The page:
Tuesday, May 14, 2019

Arundhati Roy on Capitalism

AMY GOODMAN: Can you make a connection between the issue of climate change and the issue of the growing inequality in the world? Certainly, it is massive in the United States. And in India, the growing inequality has increased enormously. You have this Oxfam report that just came out revealing billionaire fortunes in India increased by 35% last year as the poorest remain in debt. But that connection, that link of capitalism, between the two?

ARUNDHATI ROY: The connection is just capitalism, isn’t it? I mean, it’s pretty clear now. That any sort of attempt—I will give you a very good example. Like a month or two ago, the Supreme Court of India, based on a case that a wildlife NGO had filed, said that two million indigenous people should be evicted from their forest homes with immediate effect. Why? Because that forest needs to be preserved as a sanctuary. But when, for the last 25 years, people were fighting against projects which were decimating millions of hectares and acres of forest, nobody cared. And it was the same people that were being displaced. Then it was for progress; now it is for conservation. But it is always the same people who have to pay the price.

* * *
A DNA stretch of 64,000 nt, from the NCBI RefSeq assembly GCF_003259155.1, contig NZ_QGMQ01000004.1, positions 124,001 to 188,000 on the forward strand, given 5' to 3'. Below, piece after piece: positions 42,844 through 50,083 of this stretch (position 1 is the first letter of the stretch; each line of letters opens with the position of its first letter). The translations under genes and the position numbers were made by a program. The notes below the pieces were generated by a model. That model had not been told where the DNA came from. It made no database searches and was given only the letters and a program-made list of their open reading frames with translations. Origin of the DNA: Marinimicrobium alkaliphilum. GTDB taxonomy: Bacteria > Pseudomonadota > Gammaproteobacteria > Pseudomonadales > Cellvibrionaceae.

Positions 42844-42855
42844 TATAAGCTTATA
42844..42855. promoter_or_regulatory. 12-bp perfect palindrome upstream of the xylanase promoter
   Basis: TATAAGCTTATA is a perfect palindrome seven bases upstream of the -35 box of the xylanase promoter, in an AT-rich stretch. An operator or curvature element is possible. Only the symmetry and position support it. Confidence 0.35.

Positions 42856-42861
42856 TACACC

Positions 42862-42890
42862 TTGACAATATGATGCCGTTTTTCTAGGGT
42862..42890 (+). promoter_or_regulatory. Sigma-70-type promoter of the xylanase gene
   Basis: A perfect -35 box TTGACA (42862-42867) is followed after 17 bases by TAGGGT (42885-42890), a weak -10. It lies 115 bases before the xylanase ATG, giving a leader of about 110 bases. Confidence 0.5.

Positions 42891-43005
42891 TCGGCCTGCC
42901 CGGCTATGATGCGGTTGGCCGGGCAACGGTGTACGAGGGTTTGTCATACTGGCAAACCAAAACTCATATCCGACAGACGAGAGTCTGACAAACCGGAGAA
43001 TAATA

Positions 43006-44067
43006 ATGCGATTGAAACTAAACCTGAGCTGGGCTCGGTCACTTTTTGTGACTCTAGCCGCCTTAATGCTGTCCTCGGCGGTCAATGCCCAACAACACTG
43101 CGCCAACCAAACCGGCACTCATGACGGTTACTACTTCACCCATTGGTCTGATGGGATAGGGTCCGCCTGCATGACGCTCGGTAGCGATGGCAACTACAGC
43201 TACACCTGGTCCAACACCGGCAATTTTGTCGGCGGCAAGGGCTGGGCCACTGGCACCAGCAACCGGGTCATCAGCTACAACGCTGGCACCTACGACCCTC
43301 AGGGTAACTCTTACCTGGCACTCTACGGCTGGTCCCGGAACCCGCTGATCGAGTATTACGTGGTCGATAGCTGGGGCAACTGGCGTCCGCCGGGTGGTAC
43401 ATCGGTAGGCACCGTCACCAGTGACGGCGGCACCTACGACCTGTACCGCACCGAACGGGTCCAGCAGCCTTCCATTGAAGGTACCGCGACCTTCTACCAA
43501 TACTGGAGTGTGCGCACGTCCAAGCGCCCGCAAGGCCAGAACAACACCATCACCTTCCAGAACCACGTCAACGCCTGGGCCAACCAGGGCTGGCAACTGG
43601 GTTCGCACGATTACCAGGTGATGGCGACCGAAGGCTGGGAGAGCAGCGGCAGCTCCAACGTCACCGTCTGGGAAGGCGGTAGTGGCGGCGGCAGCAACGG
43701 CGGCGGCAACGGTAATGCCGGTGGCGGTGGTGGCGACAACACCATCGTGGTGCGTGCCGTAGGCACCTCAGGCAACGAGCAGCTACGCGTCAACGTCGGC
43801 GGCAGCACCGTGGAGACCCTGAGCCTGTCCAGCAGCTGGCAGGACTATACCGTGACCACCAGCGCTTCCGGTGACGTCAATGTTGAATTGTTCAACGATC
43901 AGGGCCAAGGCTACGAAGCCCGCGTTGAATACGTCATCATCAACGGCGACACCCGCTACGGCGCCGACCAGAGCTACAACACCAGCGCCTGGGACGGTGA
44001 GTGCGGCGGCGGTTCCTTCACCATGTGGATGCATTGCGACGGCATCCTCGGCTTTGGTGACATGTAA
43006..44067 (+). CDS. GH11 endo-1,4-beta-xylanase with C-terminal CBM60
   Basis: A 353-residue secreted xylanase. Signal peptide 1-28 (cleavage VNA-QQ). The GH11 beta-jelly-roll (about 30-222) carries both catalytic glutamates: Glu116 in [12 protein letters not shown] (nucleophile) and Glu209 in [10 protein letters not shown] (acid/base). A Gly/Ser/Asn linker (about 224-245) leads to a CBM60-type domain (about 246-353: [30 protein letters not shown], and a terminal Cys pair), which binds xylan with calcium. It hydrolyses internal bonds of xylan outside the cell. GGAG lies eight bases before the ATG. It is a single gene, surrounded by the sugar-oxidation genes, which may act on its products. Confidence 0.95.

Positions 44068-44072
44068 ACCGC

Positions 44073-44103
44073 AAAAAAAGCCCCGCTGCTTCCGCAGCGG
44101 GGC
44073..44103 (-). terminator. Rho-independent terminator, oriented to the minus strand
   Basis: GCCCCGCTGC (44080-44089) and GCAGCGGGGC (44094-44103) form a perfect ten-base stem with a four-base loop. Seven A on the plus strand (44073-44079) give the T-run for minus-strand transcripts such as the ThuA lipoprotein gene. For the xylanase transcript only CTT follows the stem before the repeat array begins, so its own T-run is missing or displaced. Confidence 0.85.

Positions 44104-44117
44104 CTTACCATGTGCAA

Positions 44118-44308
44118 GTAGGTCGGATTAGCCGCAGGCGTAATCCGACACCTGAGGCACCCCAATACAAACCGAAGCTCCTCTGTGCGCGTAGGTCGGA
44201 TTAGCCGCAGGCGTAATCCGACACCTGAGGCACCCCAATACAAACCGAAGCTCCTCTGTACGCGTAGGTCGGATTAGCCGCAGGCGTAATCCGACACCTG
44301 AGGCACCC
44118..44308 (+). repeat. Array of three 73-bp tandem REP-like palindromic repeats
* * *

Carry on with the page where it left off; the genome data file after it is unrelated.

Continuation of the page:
And when you are talking about evicting two million of the poorest people, stripping them of everything they ever had, there is little outrage. When the Congress party announced that it is going to have a scheme in which 20% of the poorest people will get a living wage, everyone just exploded. Like, how can you think of doing this? Because it strikes at the core of unregulated capitalism. Any sense of talk of equality or justice seems to just have the same effect that blasphemy has in religious societies. That is what capitalism has become—a form of religion that will brook no questioning.


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